Monaghan Jig (The)

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X:1 T:The Monaghan Jig M:6/8 L:1/8 R:Jig B:Gow - Fifth Collection of Strathspey Reels (1809) Z:AK/Fiddler's Companion K:Emin ~G2E EFE|GEG BGE|~G2E EFG|FDF AGF| G2E EFE|GEG AB^c|d^cB ABG|FDF AGF:| |:EGB efg|fe^d eBG|EGB eBG|FDF AGF| EGB efg|fe^d e=d^c|d^cB ABG|FDF AGF:| |:~g2e efe|geg bge|~g2e efg|fdf afd| g2e efe|geg bge|d^cB ABG|FDF AGF:|| "This Strain by Mr. Sharpe of Hoddam" EGB EGB|eBG eBG|EGB EGB|eBG AFD| EGB GBe|Beg egb|ge^c|dBG|FDF AGF:||



MONAGHAN {JIG}, THE (Port Muineacain or Port Mhuineacháin). AKA and see "Clay Pipe," "Cock Up Your Chin Billy," "Fire in the Mountains (8)," "Scarce o' Tatties (2)." Irish, Scottish; Double Jig. E Minor (O'Neill): E Dorian (Taylor). Standard tuning (fiddle). AABBCC (O'Neill/1850 & 1001, Taylor): AABBCCDD (Carlin, O'Neill/1915 & Krassen). The jig was first printed by Nathaniel Gow in his Fifth Collection of Strathspeys, Reels, etc. (Edinburgh, 1809), where it is identified as "Irish," although the fourth part is attributed to "Mr. Sharpe of Hoddam," a Perthshire gentleman-amateur violinist (see "Mr. Sharpe's Delight" for more on him).

The melody was popularized by Irish fiddle master Michael Coleman (1891–1945) with his Columbia recording of October, 1921. Coleman, who recorded the tune early in his career, added a fourth part to the three found in Joyce, O'Neill and other 19th century Irish collections. However, the challenging fourth part in the Irish recordings predates Coleman; it was recorded in the early years of the 20th century on Capt. Francis O'Neill's hone-cylinder machine from the playing of the famous uilleann piper and vaudevillian, Patsy Touhey [1]. As "Cock Up Your Chin Billy" the tune was collected by County Cork-born John Edward Pigot (1822–1871) and appears in Joyce's Old Irish Folk Music and Songs (1909). Smollet Holden published the tune in his Collection of Favorite Irish Airs (London, c. 1841) as "Fire in the Mountains (8)." See also the related "Scatter the Mud."

Additional notes

Source for notated version: - from the manuscript collection of retired businessman and Irish music enthusiast John Gillan, collected from musicians in his home county of Longford and the adjoining Leitrim [O'Neill]; "This last strain is by Mr. Sharpe" (Gow).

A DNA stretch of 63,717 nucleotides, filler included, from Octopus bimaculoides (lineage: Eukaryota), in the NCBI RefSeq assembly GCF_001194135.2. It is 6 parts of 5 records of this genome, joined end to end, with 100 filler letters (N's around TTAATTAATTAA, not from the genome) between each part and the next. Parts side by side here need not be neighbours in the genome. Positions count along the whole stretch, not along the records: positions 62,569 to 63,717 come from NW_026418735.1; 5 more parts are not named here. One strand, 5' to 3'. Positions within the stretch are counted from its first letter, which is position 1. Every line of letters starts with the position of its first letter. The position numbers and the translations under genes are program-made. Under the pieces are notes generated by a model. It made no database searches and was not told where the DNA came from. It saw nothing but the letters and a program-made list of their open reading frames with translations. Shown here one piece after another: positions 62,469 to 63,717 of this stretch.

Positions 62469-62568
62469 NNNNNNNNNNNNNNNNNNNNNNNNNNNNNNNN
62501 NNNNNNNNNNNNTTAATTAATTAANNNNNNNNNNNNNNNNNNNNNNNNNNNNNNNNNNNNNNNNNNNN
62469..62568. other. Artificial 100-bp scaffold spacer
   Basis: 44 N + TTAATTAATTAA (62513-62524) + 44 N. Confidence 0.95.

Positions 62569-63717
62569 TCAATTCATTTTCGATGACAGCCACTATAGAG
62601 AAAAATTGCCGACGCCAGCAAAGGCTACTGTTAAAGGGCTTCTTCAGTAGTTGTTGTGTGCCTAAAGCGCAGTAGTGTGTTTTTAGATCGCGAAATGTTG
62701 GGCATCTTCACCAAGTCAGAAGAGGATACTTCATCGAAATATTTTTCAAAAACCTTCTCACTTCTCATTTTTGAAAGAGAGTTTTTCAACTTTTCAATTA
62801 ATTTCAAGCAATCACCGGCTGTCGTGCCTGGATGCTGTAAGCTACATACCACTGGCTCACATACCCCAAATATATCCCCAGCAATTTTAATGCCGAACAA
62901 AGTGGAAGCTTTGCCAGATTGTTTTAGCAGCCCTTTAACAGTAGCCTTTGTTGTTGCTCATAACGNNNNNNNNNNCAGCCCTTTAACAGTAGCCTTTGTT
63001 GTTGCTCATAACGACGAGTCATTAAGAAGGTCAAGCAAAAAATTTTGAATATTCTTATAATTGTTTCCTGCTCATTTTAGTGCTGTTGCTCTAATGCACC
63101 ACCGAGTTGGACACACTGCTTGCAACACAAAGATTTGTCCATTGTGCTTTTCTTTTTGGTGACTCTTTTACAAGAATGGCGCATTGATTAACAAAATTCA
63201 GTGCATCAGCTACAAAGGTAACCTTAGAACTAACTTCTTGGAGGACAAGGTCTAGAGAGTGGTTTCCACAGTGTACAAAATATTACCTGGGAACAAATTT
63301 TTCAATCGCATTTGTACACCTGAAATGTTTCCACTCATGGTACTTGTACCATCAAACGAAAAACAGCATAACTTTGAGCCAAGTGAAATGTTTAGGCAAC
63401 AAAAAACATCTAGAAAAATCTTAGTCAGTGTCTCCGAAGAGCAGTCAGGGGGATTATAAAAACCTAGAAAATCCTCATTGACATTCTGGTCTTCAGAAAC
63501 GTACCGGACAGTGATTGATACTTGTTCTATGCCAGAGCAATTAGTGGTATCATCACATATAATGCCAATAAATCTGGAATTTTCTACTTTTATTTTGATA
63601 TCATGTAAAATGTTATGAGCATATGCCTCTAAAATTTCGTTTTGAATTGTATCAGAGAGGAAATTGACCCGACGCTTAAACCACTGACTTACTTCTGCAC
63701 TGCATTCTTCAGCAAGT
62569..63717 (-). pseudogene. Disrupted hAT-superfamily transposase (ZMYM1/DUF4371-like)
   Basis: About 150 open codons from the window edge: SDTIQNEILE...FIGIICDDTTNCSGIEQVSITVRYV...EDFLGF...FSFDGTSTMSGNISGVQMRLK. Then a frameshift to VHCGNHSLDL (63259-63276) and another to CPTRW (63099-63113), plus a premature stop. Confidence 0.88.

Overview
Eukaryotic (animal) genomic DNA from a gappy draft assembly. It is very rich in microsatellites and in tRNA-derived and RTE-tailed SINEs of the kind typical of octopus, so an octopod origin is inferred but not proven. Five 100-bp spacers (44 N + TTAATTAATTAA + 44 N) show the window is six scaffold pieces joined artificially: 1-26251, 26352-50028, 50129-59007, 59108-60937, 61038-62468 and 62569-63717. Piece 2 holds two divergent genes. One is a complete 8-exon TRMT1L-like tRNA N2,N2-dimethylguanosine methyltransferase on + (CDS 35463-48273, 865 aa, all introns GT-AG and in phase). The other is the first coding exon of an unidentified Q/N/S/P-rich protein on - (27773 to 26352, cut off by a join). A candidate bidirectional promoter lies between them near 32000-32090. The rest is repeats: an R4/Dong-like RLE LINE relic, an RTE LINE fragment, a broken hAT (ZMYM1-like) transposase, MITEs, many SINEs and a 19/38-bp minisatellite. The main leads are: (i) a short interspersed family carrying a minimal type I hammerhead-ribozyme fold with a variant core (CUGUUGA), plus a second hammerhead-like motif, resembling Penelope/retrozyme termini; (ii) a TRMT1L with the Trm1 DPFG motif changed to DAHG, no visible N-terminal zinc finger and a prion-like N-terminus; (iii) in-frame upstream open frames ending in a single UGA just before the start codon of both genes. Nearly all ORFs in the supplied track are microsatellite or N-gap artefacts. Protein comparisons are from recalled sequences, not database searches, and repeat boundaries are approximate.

Printed sources : - Carlin (Gow Collection), 1986; No. 354. Cotter (Traditional Irish Tin Whistle Tutor), 1989; No. 13, p. 51. Gow (Fifth Collection of Strathspeys, Reels etc.), 1809; p. 31. O'Neill (O'Neill's Irish Music), 1915; No. 142, p. 82. O'Neill (Krassen), 1976; p. 58. O'Neill (Music of Ireland: 1850 Melodies), 1903; No. 1033, p. 193. O'Neill (Dance Music of Ireland: 1001 Gems), 1907; No. 245, p. 54. Taylor (The Crossroads Dance), 1992; No. 38, p. 29.

Recorded sources: -Rounder CD 1087, Michael Coleman – "From Galway to Dublin" (1992. Reissue of the 1921 original). Shaskeen – "The Mouse Behind the Dresser." Shanachie 29009, "Andy McGann and Paul Brady" (learned from Michael Coleman). Shanachie SHA 79006, Mary Bergin "Feadoga Stain" (1979). Smithsonian Folkways Records CD 40545, Tony DeMarco – "The Sligo Indians" (2008).

See also listing at:
Jane Keefer's Folk Music Index: An Index to Recorded Sources [2]
Alan Ng's Irishtune.info [3]
Alan Snyder's Cape Breton Fiddle Recordings Index [4]
Hear piper Séamus Ennis play the tune at the Comhaltas Archive [5]
Hear Dermot & Joe MacLoughlin and Paddy Glackin play the tune at the Comhaltas Archive [6]
Hear Michael Coleman's recording on youtube.com [7]
Hear Michael Colemen's recording at the Comhaltas Archive [8]
Hear Francis O'Neill's cylinder recording by piper Patsy Touhey (early 20th century) at the Dunn Family Collection [9]



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